Exemplary volunteer Merav Mandelbaum, 57, an energetic mother of five and grandmother of 7, devotes as much time contributing to social welfare as anyone climbing the corporate ladder would give to his or her career.

It’s not that Merav Mandelbaum could not succeed in the regular work force. In fact, she is a professional organizational counselor with a Master’s degree in Business Administration, and she enjoyed an accomplished career until four years ago, when she accepted the chairmanship of Reuth (Hebrew for “Friendship”), a Tel Aviv-based, non-profit organization that makes a remarkable difference in the lives of seniors as well as families requiring nursing and rehabilitation care.

Founded in 1937 by German immigrants to Israel primarily to help refugees of the Shoah, Reuth’s projects support Holocaust survivors, victims of terror, wounded soldiers and families with acute medical challenges, among others.

Its services include the Reuth Medical Center, community housing for the needy, senior homes, senior day centers, the Reuth-Eshel Information Center and other projects focusing on nursing and rehabilitation care. The Center treats injured children and adults in dire situations – and their families – with love and dignity.

Mandelbaum’s relationship with Reuth began more than 35 years ago, when she started volunteering there. A seventh-generation Jerusalemite, she had relocated to Tel Aviv as a young adult.

“People don’t work here for the salary. They work for the soul,” she told United with Israel in a telephone interview.

A member of the Reuth board for decades, Mandelbaum eventually became Deputy Chairman of Reuth and Deputy President of the Friends of Reuth Medical Center before becoming Chairperson of the Board in 2009.

“It is very important to me that I accomplish something,” she stated, adding that in her current role, she managed to influence positive development.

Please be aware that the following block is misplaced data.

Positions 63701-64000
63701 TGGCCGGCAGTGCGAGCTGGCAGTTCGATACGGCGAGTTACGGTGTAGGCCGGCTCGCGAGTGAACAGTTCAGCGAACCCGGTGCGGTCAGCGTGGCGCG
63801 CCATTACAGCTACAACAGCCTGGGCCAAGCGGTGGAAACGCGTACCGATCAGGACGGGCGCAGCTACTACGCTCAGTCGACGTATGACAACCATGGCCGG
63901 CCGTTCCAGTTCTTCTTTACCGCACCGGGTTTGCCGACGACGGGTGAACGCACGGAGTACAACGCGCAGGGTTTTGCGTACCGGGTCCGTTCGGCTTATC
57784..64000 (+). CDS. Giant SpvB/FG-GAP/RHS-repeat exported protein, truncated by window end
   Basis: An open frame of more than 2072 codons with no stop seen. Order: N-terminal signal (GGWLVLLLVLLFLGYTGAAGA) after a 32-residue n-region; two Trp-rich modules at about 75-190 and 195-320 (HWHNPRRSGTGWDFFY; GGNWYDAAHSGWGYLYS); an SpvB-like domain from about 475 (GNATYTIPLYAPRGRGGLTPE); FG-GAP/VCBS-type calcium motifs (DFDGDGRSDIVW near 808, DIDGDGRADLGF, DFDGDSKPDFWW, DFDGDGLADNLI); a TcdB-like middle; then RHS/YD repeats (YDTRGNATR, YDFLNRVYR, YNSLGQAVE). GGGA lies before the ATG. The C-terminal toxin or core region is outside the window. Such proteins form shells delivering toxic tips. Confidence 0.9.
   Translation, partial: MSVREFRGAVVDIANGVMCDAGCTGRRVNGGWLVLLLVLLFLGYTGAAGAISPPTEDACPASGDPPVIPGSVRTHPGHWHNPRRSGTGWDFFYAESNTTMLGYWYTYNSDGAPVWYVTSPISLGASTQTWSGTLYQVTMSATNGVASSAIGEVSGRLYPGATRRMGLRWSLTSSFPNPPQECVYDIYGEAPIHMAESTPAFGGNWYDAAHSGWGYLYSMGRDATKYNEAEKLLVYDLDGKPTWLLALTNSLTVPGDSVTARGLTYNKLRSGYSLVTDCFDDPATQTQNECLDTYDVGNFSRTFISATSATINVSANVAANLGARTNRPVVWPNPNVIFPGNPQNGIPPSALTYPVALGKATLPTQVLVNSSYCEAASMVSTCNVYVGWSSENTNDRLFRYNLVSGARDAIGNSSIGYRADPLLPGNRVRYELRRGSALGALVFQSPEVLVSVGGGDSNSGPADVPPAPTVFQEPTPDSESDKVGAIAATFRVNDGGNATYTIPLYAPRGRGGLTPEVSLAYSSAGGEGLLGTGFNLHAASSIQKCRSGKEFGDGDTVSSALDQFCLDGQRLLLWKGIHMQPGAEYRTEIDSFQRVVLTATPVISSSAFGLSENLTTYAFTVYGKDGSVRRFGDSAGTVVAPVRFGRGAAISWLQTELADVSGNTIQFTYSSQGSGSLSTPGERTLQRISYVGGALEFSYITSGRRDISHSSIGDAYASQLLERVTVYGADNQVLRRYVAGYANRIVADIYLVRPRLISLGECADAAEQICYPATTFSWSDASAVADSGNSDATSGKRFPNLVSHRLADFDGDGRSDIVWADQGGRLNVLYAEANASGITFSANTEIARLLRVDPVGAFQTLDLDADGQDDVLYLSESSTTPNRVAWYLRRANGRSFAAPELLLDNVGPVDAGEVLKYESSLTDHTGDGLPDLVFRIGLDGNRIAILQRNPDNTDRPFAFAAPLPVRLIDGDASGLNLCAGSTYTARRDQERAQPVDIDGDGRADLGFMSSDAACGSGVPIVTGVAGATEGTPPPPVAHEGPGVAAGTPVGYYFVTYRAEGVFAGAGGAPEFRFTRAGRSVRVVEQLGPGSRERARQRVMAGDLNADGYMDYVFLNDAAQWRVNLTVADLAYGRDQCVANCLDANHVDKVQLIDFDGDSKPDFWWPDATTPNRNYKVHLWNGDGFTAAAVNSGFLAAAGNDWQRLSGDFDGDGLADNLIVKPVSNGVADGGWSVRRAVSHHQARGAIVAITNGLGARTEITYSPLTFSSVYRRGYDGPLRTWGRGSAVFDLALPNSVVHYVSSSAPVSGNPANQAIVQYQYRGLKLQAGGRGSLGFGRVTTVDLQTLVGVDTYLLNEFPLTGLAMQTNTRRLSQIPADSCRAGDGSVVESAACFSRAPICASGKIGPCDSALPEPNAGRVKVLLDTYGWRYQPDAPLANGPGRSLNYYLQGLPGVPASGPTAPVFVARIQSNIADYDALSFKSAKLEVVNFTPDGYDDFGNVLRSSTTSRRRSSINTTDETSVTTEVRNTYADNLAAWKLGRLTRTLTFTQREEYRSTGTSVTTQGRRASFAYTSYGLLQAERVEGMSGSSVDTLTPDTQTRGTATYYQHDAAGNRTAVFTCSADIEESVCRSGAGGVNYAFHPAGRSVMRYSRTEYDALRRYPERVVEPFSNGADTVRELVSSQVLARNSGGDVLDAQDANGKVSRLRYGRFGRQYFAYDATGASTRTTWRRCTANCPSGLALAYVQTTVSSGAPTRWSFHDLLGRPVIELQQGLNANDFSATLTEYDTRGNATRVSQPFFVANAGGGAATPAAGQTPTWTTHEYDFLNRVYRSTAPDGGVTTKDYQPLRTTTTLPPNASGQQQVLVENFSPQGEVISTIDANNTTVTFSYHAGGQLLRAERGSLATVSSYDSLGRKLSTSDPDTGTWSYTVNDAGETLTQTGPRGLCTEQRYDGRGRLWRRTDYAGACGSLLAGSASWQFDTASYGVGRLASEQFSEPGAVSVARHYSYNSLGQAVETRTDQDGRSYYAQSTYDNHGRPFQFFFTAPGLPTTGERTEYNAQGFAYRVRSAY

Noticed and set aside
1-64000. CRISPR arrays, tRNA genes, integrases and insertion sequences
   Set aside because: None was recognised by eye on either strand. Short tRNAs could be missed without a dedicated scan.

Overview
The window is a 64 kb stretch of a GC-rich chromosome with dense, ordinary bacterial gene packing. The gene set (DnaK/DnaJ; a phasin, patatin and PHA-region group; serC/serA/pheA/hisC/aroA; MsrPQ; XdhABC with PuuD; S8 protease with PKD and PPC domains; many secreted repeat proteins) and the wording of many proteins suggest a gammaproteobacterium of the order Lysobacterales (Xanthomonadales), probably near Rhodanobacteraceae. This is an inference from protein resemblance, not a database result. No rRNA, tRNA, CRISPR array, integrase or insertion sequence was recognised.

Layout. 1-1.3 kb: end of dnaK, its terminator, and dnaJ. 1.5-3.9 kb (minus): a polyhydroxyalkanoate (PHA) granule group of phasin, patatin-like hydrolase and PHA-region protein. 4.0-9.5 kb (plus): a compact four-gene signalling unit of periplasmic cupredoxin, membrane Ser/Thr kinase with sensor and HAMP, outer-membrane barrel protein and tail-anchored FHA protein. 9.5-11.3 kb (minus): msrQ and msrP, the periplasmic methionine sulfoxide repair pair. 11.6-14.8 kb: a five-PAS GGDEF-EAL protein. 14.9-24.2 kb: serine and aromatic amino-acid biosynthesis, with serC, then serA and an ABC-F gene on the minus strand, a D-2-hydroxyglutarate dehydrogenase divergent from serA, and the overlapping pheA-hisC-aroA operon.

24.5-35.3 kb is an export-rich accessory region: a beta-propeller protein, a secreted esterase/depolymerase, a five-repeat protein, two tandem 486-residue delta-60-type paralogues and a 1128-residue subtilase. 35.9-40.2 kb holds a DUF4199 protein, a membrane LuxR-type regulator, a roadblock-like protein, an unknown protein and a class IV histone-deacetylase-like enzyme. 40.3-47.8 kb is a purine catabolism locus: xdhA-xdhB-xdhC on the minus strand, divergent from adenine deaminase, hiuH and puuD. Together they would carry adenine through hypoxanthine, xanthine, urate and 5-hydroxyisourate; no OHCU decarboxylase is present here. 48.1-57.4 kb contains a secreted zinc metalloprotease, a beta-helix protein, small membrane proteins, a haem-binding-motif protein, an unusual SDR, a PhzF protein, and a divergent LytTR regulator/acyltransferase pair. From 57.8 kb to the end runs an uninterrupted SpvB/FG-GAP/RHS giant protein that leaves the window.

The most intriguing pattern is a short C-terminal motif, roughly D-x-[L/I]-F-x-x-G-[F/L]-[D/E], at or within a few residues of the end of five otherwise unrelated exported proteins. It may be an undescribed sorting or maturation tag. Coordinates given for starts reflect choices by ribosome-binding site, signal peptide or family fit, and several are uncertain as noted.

First, she changed the board structure. Many of the “wonderful people” who had been working so devotedly for the organization had reached their 80s, and some are already over 90, Mandelbaum said.

“So it was time for a new generation to take over. I did not want to be a one-woman show.”

The board includes 14 new members and a few veterans, she continued. “One of them is 92, and she’s great. All of them are professionals who will lead the next generation of Reuth.”

Another change she made was in Public Relations. There was always an element of modesty with the organization, which is an admirable quality, she conceded. “But you can’t get donations if no one knows about you.”

So, within three years, Mandelbaum introduced more than 300 movers and shakers to Reuth.

“Eighty percent had never heard of us before,” she said. “We put Reuth on the map.”

According to Mandelbaum, workers “must feel appreciation.” Therefore, she instituted the “Outstanding Employee” recognition program.

Mandelbaum is passionate about respect and concern for the elderly. Her own children have been educated to know that older people also deserve warmth and attention.

“If you see an elderly gentleman sitting alone on a bench, go and see if he needs help, just as if he were a child. He should not be invisible.”

Many among the elderly “are wonderful people who, 50 years ago, built the State of Israel. This is where I’m trying to make a difference in society,” by raising awareness of this issue.

Mandelbaum’s own children were raised in this spirit, witnessing her charity work while growing up and joining her on holiday visits.

“It’s an important part of our family life,” she said.


She is proud that Reuth has been awarded for responsible public management. “There is “not one wasted shekel,” she declared.

Indeed, there are “Friends of Reuth” branches in the US, Great Britain and Holland, and she often travels abroad on Reuth business at her own expense.

“People must remember that we are all here for a purpose, and we must all take responsibility,” she asserted.

By: Atara Beck, Senior Writer, United with Israel